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Two more for Modi

Two more Congress bastions, Maharashtra and Haryana, have fallen. The grand old party is now virtually wiped off the political landscape; ruling just 9 states, most of them tiny. For Modi, it’s a case of, “when it rains, it pours.”  For the Congress, things have been tsunamic; the decimation is nearly complete.  Its governance is now restricted to Kerala, Karnataka, Uttarakhand,

Himachal Pradesh, Assam, Manipur, Arunachal Pradesh, Mizoram and Meghalaya; there too no one knows how long.  


What then are the lessons?

First, it is apparent that Narendra Modi has captured national imagination in the absence of a viable alternative. There is a leadership vacuum in the Congress and Rahul Gandhi has time and again shown that he works only in fits and starts. The Congress is paying the price for not having democratised its working and for not having provided politicians with a career path.  That is now turning to Rajiv’s elder daughter, Priyanka, speaks of a bankruptcy of ideas.

Two, incidentally and interestingly, much of the slaughter on the Congress across states and across the country has also been because it has been amoebic. The split is resulting in a TMC, in a NCP, in a YSR Congress have hurt it hard whereas the BJP, its internal bickering and contradictions notwithstanding, has stood together.   

Three, that the Congress lost because it had already held power for 15 long years in Maharashtra and 10 years in Haryana and that people were looking for a change may be right but that does not mean the incumbent has to lose. After all, if they had governed well or atleast seen to be governing well, they would not have come to this pass.

Four, in a country where over the last 25 years we have only seen fractured mandates, a majority that just about crosses the threshold line or one that falls short of it marginally is considered massive.  Would the BJP form a minority government in Maharashtra? One will have to see if it accepts the support of the NCP, which Modi had called Naturally Corrupt Party, or that of the Shiv Sena of whom he had demanded an unqualified apology for their unflattering statement about him and failing which he had said that the Sena should leave his national government.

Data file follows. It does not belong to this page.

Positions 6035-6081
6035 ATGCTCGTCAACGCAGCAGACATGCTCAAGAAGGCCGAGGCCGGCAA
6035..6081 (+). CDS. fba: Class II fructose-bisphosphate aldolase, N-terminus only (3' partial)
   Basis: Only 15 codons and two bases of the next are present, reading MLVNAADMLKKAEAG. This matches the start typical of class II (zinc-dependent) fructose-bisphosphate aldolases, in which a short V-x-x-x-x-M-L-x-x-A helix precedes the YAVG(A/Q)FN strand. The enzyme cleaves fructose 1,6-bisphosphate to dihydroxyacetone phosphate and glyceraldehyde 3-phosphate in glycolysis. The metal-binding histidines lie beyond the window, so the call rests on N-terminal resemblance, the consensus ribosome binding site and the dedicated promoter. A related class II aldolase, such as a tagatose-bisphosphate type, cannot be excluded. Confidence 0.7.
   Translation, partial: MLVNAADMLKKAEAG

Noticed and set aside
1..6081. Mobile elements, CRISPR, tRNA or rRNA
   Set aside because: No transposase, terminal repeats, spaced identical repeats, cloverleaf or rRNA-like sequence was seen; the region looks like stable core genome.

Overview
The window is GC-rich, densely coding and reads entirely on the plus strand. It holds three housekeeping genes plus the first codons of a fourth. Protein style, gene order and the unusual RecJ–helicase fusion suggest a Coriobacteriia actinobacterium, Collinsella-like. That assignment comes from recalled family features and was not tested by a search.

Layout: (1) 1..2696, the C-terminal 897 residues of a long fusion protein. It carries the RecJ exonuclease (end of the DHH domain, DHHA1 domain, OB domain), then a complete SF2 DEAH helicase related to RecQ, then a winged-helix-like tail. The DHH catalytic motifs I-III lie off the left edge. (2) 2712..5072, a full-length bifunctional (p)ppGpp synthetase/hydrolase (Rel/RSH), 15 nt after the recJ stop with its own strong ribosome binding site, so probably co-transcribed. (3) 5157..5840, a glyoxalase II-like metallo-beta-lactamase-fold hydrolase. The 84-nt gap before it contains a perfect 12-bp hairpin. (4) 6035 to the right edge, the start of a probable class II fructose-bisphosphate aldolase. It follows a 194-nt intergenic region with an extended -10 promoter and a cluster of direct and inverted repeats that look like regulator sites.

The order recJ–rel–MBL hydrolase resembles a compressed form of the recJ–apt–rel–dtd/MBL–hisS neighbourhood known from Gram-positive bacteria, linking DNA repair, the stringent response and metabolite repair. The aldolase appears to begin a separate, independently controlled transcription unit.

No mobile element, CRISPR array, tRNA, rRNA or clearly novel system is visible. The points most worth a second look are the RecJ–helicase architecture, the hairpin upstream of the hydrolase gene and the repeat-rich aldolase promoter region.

Five, given the unfettered power that he holds, Modi should now act. Mark it; he has almost overnight converted the BJP, which had boasted of collective leadership, into a one-man party. Do you hear any minister making a statement on television? Remember the extra-ordinary volte-face on black money, not to speak of those on Chinese intrusions, biryani diplomacies and US hugging? We haven’t seen any action on Robert Vadra’s special status in airports of which so much noise was made.


Modi must act

Will he now act on the Haryana land deal? Will he take Adarsh to its logical conclusion? Will his new chief minister (remember none was named in the run up to the election; a matter about which the BJP had always taunted the Congress) convert Maximum City into a livable, likeable one for the rest of India?  Will he finally call the Delhi elections after the success they have tasted in the recent elections and after having been at in power in India for 150 days?

The results should motivate Modi to push through key economic reforms. GST has been hanging fire for quite sometime now. So has the DTC. Police reforms are a long distance away. There is a need to work with and through all the parties, ignoring what the noisy bhaktas might rant. Modi did the right thing about retaining Aadhar although his party had once called it anti-national. The promise of bringing black money back has to be taken with renewed vigour. His government has now refused to give details of the names of those with a Swiss bank account citing DTAA! That was a repeat of what the Congress had said, except that the NDA then stalled parliament for much the same thing.

It is these ulta-pulta stands that bug the politically uncommitted Indian. 30 years ago, this nation thought that Rajiv Gandhi will race it to a new India. 10 years ago, it believed an apolitical Dr. Singh will serve us the right menu. Today, a generation looks up to Modi. Will history repeat itself? Or will the man from Gujarat turn out to be a statesman.  History beckons him.

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